Mahalia Jackson, “We Shall Overcome” (Columbia, 1968): Imagine what it must’ve been like to be on a bus full of blacks and whites heading to Selma, Alabama, on a peaceful protest against segregation during the height of the Civil Rights Movement. You’re rightfully scared, because people have been killed doing just what you’re about to do. But you push back your fears and raise your voice with your brothers and sisters to sing a song—this song. It gives you the strength to overcome your doubts and the determination to do what must be done. The most soul-stirring piece of music ever to rise out of America’s tradition of protest will forever be linked to Martin Luther King Jr., who led this crusade for change, and with the great gospel singer Mahalia Jackson, who sang it time after time as she accompanied King on his freedom marches. The earthbound arrangement of this recording, with its marching beat, church-on-Sunday piano, and male-female chorale, only serves to accentuate the fire and conviction of Mahalia’s mighty voice as it surges upward toward salvation, barely tethered at times. “A voice like hers comes along once in a millennium,” King marveled. Listen to it and you’ll hear the struggle, the yearning, the distance we’ve come since those dark days—and the distance we still have to go.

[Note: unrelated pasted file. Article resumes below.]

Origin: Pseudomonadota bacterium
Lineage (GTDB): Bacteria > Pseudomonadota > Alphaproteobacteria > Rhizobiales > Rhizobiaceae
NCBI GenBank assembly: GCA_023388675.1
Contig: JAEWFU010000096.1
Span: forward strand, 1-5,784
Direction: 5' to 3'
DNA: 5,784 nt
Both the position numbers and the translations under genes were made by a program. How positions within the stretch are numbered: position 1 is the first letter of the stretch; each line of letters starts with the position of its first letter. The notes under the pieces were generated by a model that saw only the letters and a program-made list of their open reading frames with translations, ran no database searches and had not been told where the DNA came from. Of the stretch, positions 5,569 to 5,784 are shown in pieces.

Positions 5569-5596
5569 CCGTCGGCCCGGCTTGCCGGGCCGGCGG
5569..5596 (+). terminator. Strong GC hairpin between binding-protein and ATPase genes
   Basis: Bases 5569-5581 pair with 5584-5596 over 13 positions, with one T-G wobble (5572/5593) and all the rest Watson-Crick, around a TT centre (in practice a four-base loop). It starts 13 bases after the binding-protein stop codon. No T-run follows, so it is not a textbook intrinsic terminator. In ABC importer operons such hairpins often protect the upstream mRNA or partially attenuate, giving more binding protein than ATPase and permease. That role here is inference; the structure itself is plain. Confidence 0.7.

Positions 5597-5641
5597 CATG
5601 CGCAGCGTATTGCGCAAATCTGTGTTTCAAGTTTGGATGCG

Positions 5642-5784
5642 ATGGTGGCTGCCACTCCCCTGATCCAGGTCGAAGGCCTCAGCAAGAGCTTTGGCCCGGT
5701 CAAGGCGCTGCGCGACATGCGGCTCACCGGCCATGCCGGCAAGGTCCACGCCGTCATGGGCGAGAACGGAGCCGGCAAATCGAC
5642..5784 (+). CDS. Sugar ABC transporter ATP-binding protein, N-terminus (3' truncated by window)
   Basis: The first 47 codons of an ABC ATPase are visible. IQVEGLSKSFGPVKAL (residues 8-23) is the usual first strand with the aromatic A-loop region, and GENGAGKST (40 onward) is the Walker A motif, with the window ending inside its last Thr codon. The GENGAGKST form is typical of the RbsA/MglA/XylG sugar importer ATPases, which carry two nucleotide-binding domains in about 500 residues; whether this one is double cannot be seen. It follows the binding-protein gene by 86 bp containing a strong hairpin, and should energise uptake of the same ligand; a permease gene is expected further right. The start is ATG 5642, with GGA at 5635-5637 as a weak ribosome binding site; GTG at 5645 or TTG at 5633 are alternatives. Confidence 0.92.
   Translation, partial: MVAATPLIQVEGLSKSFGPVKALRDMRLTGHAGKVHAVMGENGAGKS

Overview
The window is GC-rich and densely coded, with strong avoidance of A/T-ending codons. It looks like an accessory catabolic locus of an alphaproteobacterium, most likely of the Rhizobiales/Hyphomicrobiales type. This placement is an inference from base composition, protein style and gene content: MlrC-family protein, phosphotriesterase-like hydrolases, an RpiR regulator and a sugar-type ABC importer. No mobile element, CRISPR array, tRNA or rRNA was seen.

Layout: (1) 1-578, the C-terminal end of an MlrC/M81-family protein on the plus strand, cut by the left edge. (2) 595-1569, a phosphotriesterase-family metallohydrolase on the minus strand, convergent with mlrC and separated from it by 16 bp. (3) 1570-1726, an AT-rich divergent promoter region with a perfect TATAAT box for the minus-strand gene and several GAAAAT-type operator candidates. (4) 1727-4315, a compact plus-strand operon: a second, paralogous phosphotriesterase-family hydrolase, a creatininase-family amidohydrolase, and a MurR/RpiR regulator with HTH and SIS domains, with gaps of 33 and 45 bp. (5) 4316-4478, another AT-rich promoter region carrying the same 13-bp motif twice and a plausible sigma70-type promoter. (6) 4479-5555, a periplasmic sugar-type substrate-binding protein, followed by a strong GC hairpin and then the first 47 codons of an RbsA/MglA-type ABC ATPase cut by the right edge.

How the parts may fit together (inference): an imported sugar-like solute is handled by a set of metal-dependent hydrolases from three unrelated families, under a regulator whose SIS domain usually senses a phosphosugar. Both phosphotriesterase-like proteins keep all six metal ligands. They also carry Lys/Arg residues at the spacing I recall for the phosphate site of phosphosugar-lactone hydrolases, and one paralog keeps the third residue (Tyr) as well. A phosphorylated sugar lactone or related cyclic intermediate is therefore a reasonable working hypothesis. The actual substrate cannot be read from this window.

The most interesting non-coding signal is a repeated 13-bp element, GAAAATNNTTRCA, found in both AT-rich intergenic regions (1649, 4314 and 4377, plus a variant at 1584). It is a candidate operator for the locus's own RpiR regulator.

Aretha Franklin, “(You Make Me Feel Like) A Natural Woman” (Atlantic, 1968): Percy Sledge slept out in the rain because his woman demanded it; Aretha stands out in the rain feeling so uninspired—but give her a minute. Co-writing with then-husband Gerry Goffin, Carole King came up with a song that tells the female side of the story, and it gets Aretha so inspired that the Pearly Gates vibrate. Urged on by The Sweet Inspirations, a crush of horns and strings, and a gospel piano rising and falling like a fountain, she shows what love can do to any female who finds herself in its thrall. When she hits the chorus refrain, she doesn’t just kick it up a notch; she elevates; in that rapturous moment mating the physical and the spiritual. Some critics have dissed the song because they say that it portrays women as submissive victims, but Aretha’s thundering performance obliterates PC quibbles on the way to something recognizably real, something intensely human. Besides, she’d already given the world “Respect,” the immortal feminist anthem. As Jerry Wexler put it, “Her middle name was Respect.”